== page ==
"... When a separate trial is had before the court without a jury of claims arising out of the same transactions, occurrences or subject matter as the other claims stated or joined in the case the judgment entered shall not be deemed a final judgment for purposes of appeal ... unless specifically so designated by the court in the judgment entered...."

Before Rule 81.06 was finally repealed, it was subject to varying interpretations, but our Supreme Court held that the quoted part of the rule vested the trial court with discretion to allow an appeal in cases coming within its terms. Speck v. Union Electric Company, 731 S.W.2d 16, 20[1] (Mo. banc 1987). In this instance, the trial court entered the following order:

"If the restraint contained in the quitclaim deed and in the decree of divorce is finally found to be invalid, litigation in this case is at an end. If the restraint is found to be valid, there will be substantial additional discovery and litigation to establish the purchase price for the land in question and the amount of damages, if any, to which Plaintiffs are entitled under Count III of their Petition. A separate trial has been held before the Court without a jury of claims arising out of the same transactions, occurrences and subject matter as other claims joined in this case. Because of the possibility that the restraint could be found invalid by an Appellate Court and thus end the litigation in this cause, the Court finds it is in the interest of judicial economy that its Judgment be deemed final for purposes of appeal."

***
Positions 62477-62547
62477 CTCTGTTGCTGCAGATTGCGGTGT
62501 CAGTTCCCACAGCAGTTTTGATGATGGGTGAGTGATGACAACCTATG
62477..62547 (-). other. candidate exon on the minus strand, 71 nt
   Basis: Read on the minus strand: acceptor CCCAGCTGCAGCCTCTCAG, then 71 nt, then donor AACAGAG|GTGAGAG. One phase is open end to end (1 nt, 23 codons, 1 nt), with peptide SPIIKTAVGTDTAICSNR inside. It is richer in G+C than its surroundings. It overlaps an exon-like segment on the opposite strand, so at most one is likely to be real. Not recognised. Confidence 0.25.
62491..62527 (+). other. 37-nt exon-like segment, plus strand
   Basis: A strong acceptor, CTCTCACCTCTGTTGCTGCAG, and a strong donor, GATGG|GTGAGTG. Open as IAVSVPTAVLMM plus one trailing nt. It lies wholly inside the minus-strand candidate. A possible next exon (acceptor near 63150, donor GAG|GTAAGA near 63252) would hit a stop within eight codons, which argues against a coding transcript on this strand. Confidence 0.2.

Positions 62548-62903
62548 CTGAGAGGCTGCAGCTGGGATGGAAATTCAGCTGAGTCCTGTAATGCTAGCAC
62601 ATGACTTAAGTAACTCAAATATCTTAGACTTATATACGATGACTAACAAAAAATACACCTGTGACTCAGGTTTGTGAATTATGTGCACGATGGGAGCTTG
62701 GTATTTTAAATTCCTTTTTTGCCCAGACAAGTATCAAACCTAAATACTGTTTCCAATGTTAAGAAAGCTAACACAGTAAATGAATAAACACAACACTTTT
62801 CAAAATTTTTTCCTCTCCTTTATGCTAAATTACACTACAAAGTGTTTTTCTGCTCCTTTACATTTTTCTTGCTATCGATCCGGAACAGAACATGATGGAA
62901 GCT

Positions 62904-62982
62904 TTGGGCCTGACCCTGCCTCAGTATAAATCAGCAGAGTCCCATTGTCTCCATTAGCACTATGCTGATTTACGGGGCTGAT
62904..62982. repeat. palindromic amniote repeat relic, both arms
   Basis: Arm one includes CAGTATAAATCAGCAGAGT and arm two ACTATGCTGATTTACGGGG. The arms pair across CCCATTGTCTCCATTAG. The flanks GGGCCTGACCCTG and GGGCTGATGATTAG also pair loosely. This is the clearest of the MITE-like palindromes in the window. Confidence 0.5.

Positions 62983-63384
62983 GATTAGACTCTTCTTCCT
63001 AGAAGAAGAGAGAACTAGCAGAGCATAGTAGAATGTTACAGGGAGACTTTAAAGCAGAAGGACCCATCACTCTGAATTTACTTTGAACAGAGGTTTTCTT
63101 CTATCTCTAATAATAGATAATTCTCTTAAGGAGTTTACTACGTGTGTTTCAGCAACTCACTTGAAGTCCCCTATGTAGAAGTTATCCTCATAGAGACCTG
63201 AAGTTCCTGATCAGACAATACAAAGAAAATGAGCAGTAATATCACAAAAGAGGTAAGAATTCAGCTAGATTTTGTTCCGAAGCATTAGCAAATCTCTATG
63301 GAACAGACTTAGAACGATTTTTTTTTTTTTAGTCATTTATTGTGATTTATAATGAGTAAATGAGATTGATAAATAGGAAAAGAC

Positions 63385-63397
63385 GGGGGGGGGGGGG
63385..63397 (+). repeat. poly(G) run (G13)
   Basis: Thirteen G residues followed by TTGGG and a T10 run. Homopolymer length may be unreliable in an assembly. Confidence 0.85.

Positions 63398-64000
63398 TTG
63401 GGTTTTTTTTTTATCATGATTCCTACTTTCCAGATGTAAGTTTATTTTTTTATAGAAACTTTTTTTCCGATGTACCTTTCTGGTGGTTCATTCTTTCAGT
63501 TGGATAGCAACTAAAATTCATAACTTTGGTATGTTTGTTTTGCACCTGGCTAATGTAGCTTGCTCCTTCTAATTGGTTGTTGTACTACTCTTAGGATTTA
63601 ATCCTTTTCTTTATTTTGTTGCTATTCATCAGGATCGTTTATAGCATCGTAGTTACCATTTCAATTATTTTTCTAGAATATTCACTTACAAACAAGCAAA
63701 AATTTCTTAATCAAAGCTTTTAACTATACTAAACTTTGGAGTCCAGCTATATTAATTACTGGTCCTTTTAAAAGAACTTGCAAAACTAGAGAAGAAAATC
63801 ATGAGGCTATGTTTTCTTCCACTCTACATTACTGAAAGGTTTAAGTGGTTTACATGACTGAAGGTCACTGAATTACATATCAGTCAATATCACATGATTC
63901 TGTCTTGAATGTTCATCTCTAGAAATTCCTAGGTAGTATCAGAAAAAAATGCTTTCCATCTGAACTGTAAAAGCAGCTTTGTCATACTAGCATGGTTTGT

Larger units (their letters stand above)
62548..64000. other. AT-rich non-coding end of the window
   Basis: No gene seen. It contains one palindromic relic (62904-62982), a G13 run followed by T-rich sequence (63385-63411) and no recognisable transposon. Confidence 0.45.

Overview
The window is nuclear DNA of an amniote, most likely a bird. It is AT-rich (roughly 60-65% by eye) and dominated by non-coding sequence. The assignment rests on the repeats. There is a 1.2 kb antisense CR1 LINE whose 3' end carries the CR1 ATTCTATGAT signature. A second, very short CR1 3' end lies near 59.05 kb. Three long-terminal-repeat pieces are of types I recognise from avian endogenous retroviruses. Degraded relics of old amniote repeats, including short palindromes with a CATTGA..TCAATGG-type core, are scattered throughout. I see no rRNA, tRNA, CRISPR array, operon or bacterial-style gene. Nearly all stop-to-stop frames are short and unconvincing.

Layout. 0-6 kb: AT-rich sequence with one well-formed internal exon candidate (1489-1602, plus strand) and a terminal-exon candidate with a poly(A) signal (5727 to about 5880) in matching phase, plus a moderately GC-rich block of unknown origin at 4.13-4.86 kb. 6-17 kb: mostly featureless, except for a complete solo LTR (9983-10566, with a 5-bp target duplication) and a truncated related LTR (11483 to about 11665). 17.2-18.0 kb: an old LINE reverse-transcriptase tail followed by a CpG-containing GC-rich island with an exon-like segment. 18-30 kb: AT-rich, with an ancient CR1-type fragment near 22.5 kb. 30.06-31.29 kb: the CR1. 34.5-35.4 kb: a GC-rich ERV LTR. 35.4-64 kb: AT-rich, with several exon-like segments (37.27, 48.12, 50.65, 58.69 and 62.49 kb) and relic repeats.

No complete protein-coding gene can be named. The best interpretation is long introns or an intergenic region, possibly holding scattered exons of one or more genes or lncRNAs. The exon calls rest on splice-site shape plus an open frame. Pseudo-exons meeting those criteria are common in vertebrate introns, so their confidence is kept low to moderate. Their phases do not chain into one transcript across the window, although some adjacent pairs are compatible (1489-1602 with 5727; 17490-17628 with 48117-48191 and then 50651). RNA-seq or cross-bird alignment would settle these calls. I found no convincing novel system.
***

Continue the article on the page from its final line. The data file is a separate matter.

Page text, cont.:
When former Rule 81.06 was in effect, there was authority for the proposition that if a particular order or decision effectively disposed of the case, that order might be designated as final. Talkington v. J.S. Alberici Const. Co., 528 S.W.2d 5, 6[1, 2] (Mo.App. 1975). We agree with the trial court's ruling in this case, and hold that the appeals are properly before this court.